Carmakers' China Tax Joy Will Be Short-Lived
(Bloomberg Opinion) -- Beijing is preparing to give the world’s largest car market a nudge, after months of data pointing to a sustained slowdown. Investors shouldn’t heave a sigh of relief just yet.
The National Development and Reform Commission proposes to halve the tax on auto purchases to 5 percent from 10 percent, Bloomberg News reported, citing people familiar with the matter. Shares of Chinese and global carmakers from Geely Automobile Holdings Ltd. and Volkswagen AG to BMW AG jumped, paring their declines over the past year.
The potential shot in the arm comes as auto sales head for their first annual decline in almost three decades. Beijing has done this twice before at times of market weakness to prop up demand for vehicles with engines of 1.6 liters or smaller, which account for more than 70 percent of the country’s new car sales. Both times demand surged.
In 2009, sales climbed by more than 50 percent after a reduction in the purchase tax along with a subsidy for rural dwellers to replace old vehicles. In September 2015, a temporary, tiered lowering of the purchase levy boosted growth in the following months by between 13 percent and 18 percent.
This time is different. For one thing, China’s car market has grown up, as we explained here. That means the same type of blanket subsidy won’t work. Competition has risen, along with the range of cars available. Underlying demand is far weaker in the segment of the market at which this subsidy is aimed than during the past two rounds of cuts.
Second, there’s the state of government coffers. As economic growth has stumbled, China’s latest bout of fiscal stimulus has come in the form of tax cuts instead of the usual boost to investment and spending. As a result, investors have been keenly awaiting some type of aid for the car market. Most were looking for a value-added tax cut or a reduction in the tax on auto-related investments. Given the government’s fiscal constraints and that VAT accounts for around 40 percent of the central government revenue, such large-scale help was unlikely to be forthcoming.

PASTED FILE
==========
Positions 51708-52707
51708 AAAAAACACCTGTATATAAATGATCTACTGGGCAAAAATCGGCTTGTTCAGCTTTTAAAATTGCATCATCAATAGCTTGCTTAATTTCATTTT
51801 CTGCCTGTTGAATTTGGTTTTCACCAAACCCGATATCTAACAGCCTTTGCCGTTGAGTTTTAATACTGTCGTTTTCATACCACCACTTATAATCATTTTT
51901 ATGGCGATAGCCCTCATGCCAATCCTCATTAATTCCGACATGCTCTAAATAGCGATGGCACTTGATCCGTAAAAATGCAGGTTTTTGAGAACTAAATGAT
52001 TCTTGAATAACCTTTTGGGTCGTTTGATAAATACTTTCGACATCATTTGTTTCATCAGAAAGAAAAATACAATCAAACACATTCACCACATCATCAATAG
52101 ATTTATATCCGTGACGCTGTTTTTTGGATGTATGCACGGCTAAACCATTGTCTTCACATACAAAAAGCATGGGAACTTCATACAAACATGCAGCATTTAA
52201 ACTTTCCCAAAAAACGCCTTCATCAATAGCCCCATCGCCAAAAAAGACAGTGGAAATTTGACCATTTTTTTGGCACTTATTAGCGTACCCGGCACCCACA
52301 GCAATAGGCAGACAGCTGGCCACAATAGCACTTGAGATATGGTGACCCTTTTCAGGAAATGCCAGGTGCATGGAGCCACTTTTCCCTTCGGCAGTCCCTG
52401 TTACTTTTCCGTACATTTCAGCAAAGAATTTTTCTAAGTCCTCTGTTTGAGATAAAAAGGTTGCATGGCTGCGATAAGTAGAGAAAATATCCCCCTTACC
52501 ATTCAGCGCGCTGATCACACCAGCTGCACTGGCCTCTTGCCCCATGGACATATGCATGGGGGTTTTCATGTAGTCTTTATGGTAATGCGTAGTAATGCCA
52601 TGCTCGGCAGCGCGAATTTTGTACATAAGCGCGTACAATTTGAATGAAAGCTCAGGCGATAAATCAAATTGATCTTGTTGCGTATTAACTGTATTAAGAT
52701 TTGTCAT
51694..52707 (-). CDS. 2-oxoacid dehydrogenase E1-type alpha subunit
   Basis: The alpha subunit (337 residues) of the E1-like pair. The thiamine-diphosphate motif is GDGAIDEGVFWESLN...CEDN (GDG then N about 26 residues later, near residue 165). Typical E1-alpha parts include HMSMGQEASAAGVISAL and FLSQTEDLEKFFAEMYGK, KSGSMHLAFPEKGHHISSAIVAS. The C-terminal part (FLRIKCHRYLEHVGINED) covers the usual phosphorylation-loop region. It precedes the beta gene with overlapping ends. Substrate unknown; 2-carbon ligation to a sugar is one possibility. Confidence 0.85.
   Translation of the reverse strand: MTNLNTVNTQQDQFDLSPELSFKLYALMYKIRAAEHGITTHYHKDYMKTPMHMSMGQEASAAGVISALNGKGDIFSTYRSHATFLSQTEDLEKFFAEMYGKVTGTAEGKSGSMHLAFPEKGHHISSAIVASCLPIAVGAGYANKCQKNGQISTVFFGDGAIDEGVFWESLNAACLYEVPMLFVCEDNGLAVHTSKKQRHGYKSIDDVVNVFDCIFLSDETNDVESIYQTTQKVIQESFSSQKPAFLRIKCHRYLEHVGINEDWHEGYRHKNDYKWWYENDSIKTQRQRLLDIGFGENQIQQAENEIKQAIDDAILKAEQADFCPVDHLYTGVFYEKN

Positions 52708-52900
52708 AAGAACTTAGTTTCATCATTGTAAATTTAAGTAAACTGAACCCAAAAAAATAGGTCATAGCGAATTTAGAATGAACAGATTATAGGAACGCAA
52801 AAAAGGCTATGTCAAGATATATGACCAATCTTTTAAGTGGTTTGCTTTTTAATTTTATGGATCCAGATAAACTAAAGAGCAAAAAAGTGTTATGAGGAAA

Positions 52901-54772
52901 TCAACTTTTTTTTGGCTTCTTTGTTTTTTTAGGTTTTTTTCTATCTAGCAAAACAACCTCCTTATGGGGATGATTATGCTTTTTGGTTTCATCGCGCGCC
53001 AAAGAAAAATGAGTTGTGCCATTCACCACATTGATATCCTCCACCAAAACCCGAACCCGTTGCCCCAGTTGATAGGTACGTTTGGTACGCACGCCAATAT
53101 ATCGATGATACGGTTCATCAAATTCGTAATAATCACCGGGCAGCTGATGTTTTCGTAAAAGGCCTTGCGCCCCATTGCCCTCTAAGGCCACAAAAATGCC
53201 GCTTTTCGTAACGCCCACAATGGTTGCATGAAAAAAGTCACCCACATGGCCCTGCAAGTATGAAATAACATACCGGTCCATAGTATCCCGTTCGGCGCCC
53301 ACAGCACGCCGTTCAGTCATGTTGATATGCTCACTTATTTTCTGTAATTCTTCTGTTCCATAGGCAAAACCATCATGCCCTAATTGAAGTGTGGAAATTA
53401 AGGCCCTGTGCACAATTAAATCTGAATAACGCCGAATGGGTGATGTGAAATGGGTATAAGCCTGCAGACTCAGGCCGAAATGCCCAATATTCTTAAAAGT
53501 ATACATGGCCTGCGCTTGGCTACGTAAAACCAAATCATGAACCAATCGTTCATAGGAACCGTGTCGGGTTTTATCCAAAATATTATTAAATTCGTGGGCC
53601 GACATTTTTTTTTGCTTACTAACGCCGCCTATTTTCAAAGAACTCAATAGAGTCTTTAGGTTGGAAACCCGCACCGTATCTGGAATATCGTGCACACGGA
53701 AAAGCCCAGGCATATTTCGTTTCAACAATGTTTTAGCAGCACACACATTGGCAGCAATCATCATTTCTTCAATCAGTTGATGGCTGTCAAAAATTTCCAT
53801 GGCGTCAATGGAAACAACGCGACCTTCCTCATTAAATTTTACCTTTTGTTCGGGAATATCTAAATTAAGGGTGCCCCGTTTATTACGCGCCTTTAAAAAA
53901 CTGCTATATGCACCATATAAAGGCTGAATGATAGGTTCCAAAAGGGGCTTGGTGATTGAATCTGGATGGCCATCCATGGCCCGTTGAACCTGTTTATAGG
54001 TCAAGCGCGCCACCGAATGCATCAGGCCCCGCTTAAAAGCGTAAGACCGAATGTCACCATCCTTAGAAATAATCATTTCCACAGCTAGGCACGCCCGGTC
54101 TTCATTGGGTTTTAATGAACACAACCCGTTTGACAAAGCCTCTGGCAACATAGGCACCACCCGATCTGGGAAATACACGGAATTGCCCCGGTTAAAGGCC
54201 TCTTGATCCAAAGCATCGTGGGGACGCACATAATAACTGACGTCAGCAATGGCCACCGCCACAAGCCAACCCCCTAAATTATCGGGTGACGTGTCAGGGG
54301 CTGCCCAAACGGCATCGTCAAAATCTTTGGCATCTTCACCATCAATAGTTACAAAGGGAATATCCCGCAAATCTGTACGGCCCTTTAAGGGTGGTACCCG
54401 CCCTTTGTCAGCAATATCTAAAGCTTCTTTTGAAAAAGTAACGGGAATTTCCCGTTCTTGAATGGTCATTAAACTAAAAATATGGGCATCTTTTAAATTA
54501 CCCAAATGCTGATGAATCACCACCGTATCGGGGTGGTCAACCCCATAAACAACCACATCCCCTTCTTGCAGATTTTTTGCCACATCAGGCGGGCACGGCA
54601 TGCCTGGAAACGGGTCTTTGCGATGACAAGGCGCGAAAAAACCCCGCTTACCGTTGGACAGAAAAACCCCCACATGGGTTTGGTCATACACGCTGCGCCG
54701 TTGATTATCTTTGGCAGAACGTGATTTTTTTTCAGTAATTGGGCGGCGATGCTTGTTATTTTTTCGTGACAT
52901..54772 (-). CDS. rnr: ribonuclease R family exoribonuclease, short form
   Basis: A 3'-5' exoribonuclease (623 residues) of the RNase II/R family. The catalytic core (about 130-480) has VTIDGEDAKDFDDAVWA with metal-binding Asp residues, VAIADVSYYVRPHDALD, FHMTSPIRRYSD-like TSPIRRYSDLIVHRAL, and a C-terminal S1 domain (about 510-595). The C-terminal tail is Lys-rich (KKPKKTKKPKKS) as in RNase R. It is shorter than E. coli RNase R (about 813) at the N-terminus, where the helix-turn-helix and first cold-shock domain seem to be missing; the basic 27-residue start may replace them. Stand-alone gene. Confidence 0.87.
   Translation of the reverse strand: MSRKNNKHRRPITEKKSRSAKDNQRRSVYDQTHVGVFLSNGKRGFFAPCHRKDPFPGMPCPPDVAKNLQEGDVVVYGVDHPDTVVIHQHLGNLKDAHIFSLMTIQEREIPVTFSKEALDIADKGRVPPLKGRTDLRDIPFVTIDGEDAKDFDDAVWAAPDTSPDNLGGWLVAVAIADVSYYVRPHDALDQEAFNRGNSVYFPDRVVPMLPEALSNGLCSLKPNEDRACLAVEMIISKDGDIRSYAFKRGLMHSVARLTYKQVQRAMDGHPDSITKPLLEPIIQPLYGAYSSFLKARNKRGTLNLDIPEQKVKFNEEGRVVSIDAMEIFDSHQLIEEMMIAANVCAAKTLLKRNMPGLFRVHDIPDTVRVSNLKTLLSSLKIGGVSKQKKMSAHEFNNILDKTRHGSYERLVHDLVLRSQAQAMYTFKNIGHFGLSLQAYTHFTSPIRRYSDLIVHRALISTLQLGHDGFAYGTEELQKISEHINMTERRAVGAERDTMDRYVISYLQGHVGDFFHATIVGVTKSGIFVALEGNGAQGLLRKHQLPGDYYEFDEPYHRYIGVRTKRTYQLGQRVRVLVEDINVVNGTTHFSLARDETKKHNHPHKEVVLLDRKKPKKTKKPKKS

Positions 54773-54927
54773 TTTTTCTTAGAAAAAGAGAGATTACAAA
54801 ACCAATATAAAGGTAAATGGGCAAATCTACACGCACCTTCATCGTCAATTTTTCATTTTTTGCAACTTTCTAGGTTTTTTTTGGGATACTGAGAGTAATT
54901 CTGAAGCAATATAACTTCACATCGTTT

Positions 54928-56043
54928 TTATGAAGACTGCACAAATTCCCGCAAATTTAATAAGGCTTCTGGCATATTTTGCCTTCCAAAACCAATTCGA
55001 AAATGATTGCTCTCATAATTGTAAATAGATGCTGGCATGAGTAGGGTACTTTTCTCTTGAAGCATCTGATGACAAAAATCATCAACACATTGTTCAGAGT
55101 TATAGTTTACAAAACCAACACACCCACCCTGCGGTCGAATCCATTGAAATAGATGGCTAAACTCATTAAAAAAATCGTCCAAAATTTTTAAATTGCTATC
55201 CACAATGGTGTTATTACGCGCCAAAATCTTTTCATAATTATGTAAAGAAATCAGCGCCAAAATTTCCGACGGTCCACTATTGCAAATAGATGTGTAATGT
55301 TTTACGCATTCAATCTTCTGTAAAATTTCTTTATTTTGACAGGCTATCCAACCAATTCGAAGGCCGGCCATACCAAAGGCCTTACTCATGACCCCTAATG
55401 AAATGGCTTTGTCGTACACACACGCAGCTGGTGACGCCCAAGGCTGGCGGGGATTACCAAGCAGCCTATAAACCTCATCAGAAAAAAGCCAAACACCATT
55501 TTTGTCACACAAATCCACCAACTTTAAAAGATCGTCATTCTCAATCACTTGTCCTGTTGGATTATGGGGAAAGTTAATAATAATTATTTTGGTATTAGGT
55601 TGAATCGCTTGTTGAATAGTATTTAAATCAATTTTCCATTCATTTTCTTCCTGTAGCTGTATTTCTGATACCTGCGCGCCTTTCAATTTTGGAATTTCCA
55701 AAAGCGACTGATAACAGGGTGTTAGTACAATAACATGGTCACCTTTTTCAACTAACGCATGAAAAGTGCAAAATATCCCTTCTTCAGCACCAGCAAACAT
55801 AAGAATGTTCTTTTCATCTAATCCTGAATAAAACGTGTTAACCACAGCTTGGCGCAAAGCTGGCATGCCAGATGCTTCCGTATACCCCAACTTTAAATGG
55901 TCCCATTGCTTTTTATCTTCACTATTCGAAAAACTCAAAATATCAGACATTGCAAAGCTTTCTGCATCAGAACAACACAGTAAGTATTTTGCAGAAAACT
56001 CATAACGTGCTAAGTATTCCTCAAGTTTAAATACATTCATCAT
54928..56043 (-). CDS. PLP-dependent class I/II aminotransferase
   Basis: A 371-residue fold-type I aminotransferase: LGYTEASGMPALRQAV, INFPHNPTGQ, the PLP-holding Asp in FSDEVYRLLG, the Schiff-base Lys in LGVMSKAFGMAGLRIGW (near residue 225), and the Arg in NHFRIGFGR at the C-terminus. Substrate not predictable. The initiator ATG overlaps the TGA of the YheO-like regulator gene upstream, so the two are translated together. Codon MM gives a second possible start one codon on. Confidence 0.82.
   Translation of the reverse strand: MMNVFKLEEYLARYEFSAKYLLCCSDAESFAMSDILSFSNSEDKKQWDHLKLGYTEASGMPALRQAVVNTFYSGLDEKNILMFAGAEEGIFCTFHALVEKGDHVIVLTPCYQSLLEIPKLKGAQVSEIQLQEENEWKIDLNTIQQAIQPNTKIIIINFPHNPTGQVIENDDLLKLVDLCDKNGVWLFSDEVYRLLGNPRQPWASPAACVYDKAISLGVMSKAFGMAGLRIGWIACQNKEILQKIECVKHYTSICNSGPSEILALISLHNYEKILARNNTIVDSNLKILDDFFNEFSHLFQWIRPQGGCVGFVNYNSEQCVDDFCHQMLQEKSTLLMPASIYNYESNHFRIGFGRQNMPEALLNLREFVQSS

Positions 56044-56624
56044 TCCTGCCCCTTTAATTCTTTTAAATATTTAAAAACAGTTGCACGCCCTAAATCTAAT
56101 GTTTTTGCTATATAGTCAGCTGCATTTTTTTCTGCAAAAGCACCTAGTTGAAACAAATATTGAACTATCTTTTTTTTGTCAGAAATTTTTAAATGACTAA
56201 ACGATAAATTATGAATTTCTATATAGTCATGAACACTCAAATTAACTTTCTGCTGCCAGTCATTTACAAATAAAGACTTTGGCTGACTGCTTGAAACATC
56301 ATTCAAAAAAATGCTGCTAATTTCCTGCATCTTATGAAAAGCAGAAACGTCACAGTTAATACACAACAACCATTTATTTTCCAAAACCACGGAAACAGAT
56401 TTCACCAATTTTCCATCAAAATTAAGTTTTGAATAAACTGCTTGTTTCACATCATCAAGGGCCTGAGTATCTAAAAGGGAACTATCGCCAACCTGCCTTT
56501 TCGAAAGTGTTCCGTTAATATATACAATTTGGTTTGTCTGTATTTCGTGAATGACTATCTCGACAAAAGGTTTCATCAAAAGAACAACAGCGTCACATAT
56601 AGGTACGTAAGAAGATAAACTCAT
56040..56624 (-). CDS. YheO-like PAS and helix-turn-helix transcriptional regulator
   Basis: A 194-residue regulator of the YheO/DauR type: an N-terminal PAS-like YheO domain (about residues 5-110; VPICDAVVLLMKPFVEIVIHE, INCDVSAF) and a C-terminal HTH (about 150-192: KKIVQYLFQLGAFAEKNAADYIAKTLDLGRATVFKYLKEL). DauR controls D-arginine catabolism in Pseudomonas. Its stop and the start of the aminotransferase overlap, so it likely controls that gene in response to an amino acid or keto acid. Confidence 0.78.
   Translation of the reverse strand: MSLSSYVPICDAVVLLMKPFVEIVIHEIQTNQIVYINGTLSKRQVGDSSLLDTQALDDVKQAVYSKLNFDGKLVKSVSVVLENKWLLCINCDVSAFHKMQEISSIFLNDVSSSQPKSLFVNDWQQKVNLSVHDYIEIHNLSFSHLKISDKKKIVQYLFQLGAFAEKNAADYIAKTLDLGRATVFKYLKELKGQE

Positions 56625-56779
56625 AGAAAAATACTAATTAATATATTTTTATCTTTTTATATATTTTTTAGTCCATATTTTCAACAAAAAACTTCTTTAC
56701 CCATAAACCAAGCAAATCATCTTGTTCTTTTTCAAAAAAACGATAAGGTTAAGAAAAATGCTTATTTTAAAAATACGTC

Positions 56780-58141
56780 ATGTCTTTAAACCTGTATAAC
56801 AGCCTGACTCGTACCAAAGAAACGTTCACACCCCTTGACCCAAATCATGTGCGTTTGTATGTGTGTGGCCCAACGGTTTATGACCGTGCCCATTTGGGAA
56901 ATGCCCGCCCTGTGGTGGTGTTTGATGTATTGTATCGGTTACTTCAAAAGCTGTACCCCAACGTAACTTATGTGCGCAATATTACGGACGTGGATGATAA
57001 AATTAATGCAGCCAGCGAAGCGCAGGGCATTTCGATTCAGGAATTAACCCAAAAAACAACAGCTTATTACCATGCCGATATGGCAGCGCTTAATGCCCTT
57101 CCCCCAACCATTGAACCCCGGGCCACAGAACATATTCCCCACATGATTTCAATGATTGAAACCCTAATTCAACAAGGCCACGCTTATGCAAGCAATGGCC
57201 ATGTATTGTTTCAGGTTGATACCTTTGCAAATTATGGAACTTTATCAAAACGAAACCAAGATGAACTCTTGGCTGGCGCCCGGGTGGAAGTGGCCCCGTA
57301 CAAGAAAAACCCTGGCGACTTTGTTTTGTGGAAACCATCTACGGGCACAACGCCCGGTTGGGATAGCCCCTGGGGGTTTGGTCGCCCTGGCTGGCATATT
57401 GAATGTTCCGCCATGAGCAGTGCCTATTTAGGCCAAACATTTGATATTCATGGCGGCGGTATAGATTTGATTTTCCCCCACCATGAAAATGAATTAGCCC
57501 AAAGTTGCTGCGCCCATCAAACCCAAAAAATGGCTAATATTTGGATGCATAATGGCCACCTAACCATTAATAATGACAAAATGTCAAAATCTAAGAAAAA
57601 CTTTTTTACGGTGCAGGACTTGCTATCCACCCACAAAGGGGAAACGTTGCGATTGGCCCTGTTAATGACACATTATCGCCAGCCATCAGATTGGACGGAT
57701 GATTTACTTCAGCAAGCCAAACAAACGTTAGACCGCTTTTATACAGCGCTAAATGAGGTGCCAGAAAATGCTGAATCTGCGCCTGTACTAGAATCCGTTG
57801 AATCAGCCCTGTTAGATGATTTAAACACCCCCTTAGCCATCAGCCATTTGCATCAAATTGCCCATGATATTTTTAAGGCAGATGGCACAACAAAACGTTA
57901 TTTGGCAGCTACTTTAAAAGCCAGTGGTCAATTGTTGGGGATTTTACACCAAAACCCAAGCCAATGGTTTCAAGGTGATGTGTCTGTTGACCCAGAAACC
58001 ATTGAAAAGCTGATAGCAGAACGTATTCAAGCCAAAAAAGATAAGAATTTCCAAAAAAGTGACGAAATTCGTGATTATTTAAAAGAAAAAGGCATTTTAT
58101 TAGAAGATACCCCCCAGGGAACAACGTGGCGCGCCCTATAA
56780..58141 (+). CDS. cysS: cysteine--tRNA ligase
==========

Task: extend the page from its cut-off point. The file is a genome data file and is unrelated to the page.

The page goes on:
Something had to be done. The auto market is a key contributor to economic growth, accounting for around 5 percent of China’s gross domestic product last year. In the third quarter, a decline of almost 7 percent in car production could have shaved an estimated 0.3 percentage points from growth, according to Jefferies analysts.
The purchase tax was an easy choice, considering it provided only about 4.3 percent of central government revenue last year. Throwing such a carrot to the auto market may bolster confidence, or at least stem the magnitude of sales declines, but it won’t have the same impact as in the past.
Investors who are driving up the shares of automakers in response are probably being optimistic. SAIC Motor Corp., Volkswagen’s partner in China, and other domestic automakers that typically produce cars with these engine sizes will be helped. Japanese carmakers that have been aggressively seeking to expand their foothold may also be relatively big winners. For most, though, the relief is likely to be momentary.
This column does not necessarily reflect the opinion of the editorial board or Bloomberg LP and its owners.
Anjani Trivedi is a Bloomberg Opinion columnist covering industrial companies in Asia. She previously worked for the Wall Street Journal.
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